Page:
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Scientist, editor, and writer with a PhD in Pharmacology
Cytotoxic CD8 T cells killing an virus-infected cell. Image by Nancy R. Gough, BioSerendipity, LLC using

T cells use two pathways to recognize many different parts of a virus.

The T-cell response is key to an effective long-term immune response to a virus or a vaccine. What many may not realize is that T cells do not recognize an entire virus protein. T cells recognize little pieces of virus proteins displayed on special protein complexes called major histocompatibility complex (MHC). In this short video (no sound), I explain how infected cells or innate immune cells that take up viruses can display these little pieces of virus proteins, called antigens, to stimulate T cells.

The genes in…

COVID-19 vaccines prevent severe illness not necessarily infection. Image by Alexandra_Koch from Pixabay

There appears to be quite a bit of confusion about what immunity means for the COVID-19 vaccines that are in use in the U.S. and Europe. These are the 2 mRNA-based vaccines and the DNA-based vaccine:

Vaccines based on the Spike protein provide protection against COVID-19. Image shows viral particle with the S protein in red in the center. On each side is the 3-D structure of this S protein complex showing each of the three S proteins in the complex in a different color. [Compilation by Nancy R. Gough, BioSerendipity, LLC]

3 Vaccines Protect against COVID-19.

Clinical trial results from 3 vaccines show that the vaccines have good efficacy. This means that they protect the people who receive the vaccine from getting severe COVID-19. Two of the vaccines are based on a new technology that has not been used before in approved vaccines. The technology is new, however, it is not completely different from some other vaccine technologies. The two vaccines deliver instructions (in the form of nucleic acid) for your own cells to make a protein that the virus makes, so your body will recognize when the virus is present and prevent it from infecting…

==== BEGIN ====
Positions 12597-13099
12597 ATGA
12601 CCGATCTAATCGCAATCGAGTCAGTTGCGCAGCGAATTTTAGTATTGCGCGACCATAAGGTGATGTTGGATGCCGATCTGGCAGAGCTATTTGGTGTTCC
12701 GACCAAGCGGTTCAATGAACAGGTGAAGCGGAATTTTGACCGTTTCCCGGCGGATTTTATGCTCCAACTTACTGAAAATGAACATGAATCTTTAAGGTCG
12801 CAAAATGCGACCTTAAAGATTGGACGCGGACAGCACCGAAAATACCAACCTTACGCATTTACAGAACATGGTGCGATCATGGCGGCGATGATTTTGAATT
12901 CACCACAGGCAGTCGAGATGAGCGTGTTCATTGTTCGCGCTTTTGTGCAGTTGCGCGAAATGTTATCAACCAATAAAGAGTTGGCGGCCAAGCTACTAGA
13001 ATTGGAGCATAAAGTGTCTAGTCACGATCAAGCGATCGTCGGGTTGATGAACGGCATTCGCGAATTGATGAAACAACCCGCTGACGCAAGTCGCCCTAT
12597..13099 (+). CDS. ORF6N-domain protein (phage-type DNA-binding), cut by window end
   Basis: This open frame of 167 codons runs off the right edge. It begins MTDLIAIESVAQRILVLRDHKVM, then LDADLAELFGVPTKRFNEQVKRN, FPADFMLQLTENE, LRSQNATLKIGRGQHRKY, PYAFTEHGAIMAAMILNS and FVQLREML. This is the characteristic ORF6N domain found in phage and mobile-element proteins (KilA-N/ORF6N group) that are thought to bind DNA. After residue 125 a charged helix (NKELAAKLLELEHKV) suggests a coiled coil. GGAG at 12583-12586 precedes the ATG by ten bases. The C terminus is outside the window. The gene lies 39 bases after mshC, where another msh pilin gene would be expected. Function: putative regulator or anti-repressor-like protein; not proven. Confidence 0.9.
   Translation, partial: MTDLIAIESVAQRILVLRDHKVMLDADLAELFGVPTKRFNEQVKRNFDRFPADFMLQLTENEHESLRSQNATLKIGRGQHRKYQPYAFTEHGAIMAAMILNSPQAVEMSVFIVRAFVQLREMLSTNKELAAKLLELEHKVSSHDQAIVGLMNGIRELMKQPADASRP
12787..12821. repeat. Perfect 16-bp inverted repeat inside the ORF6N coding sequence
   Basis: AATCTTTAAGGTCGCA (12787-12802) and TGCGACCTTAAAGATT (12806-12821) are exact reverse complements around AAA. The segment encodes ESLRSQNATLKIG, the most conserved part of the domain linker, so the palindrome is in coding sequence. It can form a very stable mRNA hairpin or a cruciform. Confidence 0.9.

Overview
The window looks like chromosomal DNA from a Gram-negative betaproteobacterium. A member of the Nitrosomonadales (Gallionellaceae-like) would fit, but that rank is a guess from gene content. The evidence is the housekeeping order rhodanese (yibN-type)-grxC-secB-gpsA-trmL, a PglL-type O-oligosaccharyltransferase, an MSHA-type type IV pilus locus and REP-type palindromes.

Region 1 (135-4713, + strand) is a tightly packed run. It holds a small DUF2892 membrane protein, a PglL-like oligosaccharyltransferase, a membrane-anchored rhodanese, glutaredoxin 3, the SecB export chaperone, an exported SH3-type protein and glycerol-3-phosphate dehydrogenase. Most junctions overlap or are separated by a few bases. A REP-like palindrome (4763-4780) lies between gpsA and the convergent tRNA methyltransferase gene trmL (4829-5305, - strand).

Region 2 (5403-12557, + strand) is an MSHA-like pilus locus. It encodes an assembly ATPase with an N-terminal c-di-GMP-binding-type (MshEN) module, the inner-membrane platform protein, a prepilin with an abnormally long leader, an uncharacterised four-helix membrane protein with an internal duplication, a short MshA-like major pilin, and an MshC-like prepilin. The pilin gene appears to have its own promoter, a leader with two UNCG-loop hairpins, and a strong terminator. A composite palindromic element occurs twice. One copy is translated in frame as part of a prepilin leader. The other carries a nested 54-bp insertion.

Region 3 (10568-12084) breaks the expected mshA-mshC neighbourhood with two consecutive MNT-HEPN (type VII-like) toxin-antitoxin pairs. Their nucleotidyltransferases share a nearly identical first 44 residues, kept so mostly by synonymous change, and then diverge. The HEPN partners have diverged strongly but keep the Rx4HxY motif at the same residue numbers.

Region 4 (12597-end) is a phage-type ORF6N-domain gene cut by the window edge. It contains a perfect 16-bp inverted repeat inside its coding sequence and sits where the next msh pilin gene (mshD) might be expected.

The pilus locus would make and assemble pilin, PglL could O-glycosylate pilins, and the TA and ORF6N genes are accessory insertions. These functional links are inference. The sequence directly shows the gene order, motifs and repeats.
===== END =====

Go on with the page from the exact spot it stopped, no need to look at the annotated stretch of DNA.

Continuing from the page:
Too much histamine or prostaglandin D2 signaling or too little interferon signaling lead to increased risk for severe COVID-19.

An imbalanced immune response appears to be the key to whether a person develops severe COVID-19 with pneumonia and other complications such as coagulopathy (excessive formation of blood clots), impaired kidney function, neurological issues, and heart complications. Multiple mechanisms likely contribute to the variability in the immune response within the population and determine whether a person has asymptomatic disease, mild disease, or severe disease with potentially fatal complications. …

Ramatroban, an allergy medicine used in Japan may be beneficial for COVID-19 treatment, especially in the elderly and obese.

An available medication used in Japan for allergies could be an effective treatment for COVID-19 in the elderly and overweight.

Obesity is associated with a pro-inflammatory state. Aging is also associated with changes in the immune system. Could there be a common change in inflammatory mediators in both of these populations that contributes to the increased risk of developing severe COVID-19?

Dr. Ajay Gupta, MD, MBBS (Chief Scientific Officer of Rockwell Medical, Inc) thinks so. He thinks the connection is prostanoids, in particular prostaglandin D2 and thromboxane A2. Prostaglandin D2, in particular, increases with age and obesity, providing a potential molecular link between these two conditions and the risk of developing severe COVID-19.

Prostaglandin D2 has complex effects that vary…

The key to successful social interaction bubbles is preventing anyone in the bubble from getting the virus. [Credit Nancy R. Gough, BioSerendipity, LLC]